Washington Gov. Jay Inslee declared a drought emergency Monday in 24 watersheds, making public agencies in about half the state eligible for drought-relief grants.
Summer water supplies in the watersheds are expected to be less than 75% of normal, according to the Department of Ecology. The governor declared an emergency in three other watersheds in early April.
“As the climate continues to change, we must be proactive in taking steps to plan for those impacts,” Inslee said in a written statement.
The drought declarations are the first in Washington since a statewide drought in 2015.
Ecology reports the snowpack is melting fast and on Monday was the sixth-lowest in the past 30 years. The National Oceanic and Atmospheric Administration predicts that June, July and August will be warmer than average in Washington.
Lawmakers have set aside $2 million for projects to help farms, fish or water systems. The Department of Ecology plans to begin taking applications for projects in early June.
The grants could fund projects such as drilling emergency wells, trucking in water, leasing water and buying conservation equipment, according to Ecology.
The watersheds named in Monday’s declaration are on both sides of the Cascades and cover all or parts of 23 of the state’s 39 counties. The watersheds are:
Chelan, Colville, Cowlitz, Deschutes, Elwha-Dungeness, Entiat, Grays-Elochoman, Kennedy-Goldsborough, Kettle, Lower Chehalis, Lower Skagit-Samish, Lower Yakima, Lyre-Hoko, Naches, Nooksack, Queets-Quinault, Quilcene-Snow, Skokomish-Dosewallips, Soleduc, Stillaguamish, Upper Chehalis, Upper Skagit, Wenatchee, and Willapa.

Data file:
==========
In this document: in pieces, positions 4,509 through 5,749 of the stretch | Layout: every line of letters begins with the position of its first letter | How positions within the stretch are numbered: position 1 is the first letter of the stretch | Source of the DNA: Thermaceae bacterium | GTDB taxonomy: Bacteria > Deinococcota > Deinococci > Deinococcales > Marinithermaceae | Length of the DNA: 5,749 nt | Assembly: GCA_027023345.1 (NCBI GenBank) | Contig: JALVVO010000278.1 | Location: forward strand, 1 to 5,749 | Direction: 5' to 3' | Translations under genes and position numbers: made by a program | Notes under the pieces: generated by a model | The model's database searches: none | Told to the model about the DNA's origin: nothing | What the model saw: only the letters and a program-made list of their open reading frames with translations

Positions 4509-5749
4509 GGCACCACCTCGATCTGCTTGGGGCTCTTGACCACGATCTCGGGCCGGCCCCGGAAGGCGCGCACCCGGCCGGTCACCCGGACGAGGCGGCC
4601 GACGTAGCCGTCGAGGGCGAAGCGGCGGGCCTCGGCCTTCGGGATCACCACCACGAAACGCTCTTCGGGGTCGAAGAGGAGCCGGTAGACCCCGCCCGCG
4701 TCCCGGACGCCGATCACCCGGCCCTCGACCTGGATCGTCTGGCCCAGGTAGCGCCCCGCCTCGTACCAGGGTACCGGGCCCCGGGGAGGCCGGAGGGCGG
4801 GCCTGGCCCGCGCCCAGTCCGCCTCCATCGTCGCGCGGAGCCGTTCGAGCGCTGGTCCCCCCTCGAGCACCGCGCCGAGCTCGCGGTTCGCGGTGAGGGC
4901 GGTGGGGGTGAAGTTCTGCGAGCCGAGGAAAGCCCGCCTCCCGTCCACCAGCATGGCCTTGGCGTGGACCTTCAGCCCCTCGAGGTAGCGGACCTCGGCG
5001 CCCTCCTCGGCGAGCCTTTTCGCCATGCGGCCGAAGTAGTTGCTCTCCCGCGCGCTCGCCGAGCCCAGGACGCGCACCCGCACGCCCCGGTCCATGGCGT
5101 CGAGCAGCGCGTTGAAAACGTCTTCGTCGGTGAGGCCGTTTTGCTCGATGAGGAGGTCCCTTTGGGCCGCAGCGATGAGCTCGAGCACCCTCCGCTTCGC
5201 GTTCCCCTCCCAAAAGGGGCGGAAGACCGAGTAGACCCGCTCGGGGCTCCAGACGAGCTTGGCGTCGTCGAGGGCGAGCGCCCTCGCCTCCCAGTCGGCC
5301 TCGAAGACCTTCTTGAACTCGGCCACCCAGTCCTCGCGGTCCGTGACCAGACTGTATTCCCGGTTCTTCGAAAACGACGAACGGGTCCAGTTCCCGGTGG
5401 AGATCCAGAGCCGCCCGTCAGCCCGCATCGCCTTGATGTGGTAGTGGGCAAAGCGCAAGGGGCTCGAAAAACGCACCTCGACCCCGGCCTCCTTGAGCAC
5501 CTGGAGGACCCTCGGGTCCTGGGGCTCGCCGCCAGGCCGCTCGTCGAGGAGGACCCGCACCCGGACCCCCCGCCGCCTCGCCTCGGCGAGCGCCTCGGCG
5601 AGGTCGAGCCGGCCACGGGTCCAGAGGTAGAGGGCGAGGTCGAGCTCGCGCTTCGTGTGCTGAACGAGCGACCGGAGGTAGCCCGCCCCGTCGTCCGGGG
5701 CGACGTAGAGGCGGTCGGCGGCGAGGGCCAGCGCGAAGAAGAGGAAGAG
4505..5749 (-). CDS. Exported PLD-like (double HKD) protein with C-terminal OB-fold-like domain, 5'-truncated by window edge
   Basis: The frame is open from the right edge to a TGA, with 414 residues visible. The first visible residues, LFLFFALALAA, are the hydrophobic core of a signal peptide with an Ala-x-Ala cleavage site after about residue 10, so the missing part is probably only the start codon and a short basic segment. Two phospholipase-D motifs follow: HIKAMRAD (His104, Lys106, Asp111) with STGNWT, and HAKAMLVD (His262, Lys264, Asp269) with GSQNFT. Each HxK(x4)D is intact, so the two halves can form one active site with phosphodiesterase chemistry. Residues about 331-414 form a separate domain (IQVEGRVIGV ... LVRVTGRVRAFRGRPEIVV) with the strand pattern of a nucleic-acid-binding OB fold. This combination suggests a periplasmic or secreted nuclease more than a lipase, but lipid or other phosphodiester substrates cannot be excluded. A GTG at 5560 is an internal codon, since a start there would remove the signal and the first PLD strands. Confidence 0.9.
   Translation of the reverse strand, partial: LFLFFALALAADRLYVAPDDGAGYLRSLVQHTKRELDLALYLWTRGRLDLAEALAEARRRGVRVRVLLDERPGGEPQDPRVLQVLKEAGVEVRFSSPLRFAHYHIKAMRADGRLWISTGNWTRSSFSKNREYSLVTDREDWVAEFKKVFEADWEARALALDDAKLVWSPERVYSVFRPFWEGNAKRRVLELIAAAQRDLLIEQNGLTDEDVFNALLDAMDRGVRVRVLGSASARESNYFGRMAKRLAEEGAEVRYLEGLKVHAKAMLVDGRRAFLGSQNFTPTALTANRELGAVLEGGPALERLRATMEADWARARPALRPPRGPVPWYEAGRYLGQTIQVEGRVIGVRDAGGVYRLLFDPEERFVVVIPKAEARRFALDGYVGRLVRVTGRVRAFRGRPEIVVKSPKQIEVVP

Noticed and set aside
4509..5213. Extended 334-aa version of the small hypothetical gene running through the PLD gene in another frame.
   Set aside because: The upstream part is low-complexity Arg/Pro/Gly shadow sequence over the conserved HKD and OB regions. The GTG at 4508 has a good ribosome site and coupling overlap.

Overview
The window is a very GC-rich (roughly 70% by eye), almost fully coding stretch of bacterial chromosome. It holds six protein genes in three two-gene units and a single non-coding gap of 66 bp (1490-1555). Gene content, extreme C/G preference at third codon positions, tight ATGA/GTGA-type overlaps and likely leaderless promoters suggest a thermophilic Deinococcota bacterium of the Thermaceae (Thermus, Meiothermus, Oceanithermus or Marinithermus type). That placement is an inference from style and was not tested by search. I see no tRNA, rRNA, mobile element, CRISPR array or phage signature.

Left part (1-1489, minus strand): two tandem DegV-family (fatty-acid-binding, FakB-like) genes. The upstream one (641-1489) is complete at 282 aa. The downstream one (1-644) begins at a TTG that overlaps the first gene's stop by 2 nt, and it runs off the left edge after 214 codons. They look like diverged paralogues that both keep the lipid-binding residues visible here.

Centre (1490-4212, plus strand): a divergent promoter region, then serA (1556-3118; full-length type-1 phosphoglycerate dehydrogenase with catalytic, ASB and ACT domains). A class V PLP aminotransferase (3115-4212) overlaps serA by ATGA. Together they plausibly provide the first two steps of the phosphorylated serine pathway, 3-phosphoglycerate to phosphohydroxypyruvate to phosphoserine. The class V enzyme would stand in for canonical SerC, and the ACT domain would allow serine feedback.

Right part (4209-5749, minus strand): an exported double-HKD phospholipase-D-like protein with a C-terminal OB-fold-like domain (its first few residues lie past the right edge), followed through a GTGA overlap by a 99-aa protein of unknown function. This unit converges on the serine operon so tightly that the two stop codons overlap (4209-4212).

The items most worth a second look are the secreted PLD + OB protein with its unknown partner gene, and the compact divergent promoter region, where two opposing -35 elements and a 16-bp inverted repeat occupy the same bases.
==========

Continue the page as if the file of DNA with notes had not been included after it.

On April 4, an emergency was declared in the Methow, Okanogan and Upper Yakima watersheds in Central Washington.
According to a May 8 Ecology analysis, the driest watersheds were projected to have 62% of normal summer water supplies.
Water supplies are near normal in central Puget Sound and above normal in southeast Washington.
Drought conditions have been growing, according to the U.S. Drought Monitor. Some 34% of Washington was in a “moderate” drought on Thursday, compared to 10% two weeks earlier.
Through the end of the April, 2019 has been the 15th driest on record in Washington. Records go back to 1895. March was especially dry, the fourth driest March on record. Some parts of the state, notably the Palouse and Blue Mountains, have been wet, however.